Q. Phil, when Payne grabbed you by the side of the head after he made the putt for par on 18, he's obviously very excited and he's telling you that he's happy for what's going to happen to you. What are you thinking? Can you even hear what he's saying or thinking about?

PHIL MICKELSON: Oh, yeah. And it was sincere, he -- I don't know what to say. I mean we're friends and he's a sincere individual and I have a lot of respect for him. He was genuinely happy for Amy and myself that we're expecting our first child. And I know fatherhood is a special institution for him, too.

Q. Phil, did the playoff, the possibilities of a playoff enter your mind before 18 and how it might affect Amy and the baby?

PHIL MICKELSON: The possibility of a playoff entered my mind on 18. I felt the best I was going to hope for on 18 was a playoff. So playing the last hole I was trying to make birdie to get a tie, and I still felt even if I made par I had an outside chance. I think that had we gone into a playoff, it would have been a difficult situation to deal with. I don't think that it would have been a problem but again you just never know.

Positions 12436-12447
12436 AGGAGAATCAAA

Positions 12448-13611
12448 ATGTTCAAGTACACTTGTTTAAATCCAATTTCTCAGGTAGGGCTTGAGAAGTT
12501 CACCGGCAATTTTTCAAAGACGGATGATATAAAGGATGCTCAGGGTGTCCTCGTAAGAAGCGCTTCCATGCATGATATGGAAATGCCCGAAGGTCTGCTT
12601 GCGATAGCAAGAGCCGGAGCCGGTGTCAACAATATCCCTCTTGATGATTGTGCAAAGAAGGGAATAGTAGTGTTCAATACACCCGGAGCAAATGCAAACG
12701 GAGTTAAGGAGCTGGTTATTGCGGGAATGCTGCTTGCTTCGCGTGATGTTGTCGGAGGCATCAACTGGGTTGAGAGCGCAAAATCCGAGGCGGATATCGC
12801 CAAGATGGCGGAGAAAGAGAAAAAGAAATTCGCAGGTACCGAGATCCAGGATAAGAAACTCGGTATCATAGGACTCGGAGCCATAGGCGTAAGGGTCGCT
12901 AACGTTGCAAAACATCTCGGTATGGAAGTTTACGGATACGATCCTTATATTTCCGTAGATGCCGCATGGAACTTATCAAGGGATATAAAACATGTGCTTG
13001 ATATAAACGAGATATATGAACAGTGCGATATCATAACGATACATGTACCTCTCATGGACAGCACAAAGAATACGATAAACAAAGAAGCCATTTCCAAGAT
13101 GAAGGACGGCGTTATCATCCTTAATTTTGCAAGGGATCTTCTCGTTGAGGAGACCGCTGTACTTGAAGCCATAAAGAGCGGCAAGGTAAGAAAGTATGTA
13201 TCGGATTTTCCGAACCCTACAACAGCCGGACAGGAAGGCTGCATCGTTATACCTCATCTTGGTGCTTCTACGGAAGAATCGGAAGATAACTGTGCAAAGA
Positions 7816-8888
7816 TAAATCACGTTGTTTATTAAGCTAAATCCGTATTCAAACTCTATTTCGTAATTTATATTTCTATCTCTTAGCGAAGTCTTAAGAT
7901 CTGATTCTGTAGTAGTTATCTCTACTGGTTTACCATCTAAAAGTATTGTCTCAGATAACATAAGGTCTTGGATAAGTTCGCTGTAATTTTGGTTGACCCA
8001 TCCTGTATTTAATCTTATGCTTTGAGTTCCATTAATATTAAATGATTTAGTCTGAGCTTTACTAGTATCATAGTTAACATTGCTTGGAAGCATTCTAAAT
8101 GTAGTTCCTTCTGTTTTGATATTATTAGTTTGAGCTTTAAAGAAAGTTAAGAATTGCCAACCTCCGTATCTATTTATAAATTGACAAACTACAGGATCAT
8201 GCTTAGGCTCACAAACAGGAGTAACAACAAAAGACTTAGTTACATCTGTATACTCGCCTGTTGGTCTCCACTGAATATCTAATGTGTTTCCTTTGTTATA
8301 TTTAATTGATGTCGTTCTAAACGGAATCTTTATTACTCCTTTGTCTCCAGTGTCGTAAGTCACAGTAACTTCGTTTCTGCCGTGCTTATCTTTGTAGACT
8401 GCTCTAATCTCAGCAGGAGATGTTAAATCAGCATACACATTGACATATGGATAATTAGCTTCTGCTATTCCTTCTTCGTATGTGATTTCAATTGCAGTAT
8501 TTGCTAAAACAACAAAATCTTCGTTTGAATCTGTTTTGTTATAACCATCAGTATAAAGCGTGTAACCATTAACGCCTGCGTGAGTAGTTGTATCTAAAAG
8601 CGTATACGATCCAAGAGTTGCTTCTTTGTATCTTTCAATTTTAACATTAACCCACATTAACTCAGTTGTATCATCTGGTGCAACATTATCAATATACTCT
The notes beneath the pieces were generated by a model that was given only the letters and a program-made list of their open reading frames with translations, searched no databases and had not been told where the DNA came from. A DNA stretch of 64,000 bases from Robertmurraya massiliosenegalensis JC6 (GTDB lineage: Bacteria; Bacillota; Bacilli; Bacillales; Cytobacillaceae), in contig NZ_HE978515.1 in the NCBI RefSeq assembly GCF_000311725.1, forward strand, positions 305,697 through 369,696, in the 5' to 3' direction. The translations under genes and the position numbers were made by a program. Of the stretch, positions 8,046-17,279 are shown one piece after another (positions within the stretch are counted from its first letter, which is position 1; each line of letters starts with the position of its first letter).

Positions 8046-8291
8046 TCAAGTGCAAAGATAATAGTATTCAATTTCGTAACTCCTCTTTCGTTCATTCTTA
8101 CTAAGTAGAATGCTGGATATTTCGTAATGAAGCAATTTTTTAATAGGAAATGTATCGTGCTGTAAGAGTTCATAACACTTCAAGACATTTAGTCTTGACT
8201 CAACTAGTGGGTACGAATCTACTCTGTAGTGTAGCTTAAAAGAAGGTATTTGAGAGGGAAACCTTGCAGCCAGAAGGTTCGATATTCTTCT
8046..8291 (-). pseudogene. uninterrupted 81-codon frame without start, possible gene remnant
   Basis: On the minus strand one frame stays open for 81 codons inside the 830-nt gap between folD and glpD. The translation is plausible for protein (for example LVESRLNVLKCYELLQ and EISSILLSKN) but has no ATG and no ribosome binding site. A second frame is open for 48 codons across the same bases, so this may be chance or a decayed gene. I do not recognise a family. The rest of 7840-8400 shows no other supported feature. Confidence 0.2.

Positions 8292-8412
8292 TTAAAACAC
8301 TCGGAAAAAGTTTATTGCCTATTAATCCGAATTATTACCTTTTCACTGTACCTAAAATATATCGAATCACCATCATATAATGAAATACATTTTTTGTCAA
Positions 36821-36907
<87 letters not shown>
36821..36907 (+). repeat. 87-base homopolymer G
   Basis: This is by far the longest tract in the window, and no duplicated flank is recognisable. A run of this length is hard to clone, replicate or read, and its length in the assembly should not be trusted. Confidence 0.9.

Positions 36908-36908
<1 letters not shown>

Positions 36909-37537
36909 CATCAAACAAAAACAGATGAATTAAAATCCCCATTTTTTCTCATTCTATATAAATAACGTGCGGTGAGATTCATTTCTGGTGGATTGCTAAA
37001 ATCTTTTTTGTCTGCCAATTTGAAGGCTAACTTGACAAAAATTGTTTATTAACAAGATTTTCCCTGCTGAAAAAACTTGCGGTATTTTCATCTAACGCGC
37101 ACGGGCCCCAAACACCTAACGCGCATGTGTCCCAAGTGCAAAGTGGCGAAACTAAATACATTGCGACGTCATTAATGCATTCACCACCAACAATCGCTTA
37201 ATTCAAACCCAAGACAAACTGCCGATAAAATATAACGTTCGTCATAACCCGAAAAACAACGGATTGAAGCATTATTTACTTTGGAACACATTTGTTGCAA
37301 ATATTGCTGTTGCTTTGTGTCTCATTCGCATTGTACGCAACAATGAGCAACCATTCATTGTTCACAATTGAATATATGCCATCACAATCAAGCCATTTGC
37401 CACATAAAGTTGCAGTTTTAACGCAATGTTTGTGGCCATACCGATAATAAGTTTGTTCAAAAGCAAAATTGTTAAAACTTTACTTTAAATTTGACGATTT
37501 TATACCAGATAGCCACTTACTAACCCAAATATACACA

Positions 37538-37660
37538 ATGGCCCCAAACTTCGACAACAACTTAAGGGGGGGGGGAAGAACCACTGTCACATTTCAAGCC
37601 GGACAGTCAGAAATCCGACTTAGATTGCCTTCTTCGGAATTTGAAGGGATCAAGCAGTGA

Q. Phil, did it bother you that you guys were put on the clock?

PHIL MICKELSON: No, I've been put on the clock every day. And typically what happens is there's a big delay and we wait and wait and wait, and then those groups take off and then there's a gap and we're timed. And it happens every -- it happened every day for me. So when that happens you just take the precaution, you -- my caddy Jim ran up to the ball early, got the yardages, because the clock doesn't start until I get there. And what's funny is that when I get on the clock I have to walk slower, because if I walk quick up to the ball I get started -- the timer starts quicker. That happened to me one time at Colonial, although it's not a USGA event. I got fined because I ran up to the green, asked the players in front of me to go ahead and play out, and they said, don't worry about it. I took too long catching my breath, I got slapped for a thousand. So I just walk slower now (laughter.)